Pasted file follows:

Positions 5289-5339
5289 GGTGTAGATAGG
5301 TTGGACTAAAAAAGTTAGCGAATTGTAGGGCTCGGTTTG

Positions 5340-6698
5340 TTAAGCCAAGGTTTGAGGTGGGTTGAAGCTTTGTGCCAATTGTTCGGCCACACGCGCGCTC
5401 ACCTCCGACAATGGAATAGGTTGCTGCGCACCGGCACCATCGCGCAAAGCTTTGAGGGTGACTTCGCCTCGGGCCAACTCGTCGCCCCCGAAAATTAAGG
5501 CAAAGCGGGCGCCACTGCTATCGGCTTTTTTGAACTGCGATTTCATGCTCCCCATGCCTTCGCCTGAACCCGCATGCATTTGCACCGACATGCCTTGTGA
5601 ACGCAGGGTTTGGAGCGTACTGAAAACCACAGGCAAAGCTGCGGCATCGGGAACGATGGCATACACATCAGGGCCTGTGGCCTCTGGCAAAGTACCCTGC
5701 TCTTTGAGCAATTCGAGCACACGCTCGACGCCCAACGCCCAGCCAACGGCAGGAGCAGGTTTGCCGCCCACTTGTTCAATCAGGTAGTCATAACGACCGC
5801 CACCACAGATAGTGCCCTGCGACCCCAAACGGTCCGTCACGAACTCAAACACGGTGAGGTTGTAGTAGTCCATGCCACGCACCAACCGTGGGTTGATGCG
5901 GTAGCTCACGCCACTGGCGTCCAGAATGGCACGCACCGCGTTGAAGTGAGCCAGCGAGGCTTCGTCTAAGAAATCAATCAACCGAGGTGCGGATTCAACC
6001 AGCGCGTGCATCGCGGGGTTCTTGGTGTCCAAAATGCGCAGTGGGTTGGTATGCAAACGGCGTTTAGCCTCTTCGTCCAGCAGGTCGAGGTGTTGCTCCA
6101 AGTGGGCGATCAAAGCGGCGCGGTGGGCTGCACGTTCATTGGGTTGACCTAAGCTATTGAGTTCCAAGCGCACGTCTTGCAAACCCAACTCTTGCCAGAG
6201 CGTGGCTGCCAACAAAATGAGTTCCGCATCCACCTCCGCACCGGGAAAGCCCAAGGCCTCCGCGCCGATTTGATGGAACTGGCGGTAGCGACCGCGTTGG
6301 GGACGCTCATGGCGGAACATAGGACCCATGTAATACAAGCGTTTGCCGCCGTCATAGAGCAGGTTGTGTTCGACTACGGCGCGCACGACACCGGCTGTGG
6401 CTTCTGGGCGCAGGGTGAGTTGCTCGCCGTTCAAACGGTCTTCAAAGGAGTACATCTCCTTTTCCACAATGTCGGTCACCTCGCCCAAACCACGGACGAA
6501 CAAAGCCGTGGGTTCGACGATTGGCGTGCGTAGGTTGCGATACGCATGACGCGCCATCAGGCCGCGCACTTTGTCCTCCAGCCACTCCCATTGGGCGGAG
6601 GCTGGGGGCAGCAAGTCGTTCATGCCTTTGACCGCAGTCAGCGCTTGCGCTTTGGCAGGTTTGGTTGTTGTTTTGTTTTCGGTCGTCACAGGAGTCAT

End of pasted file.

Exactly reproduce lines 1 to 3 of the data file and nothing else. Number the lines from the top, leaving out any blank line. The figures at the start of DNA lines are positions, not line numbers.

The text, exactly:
Positions 5289-5339
5289 GGTGTAGATAGG
5301 TTGGACTAAAAAAGTTAGCGAATTGTAGGGCTCGGTTTG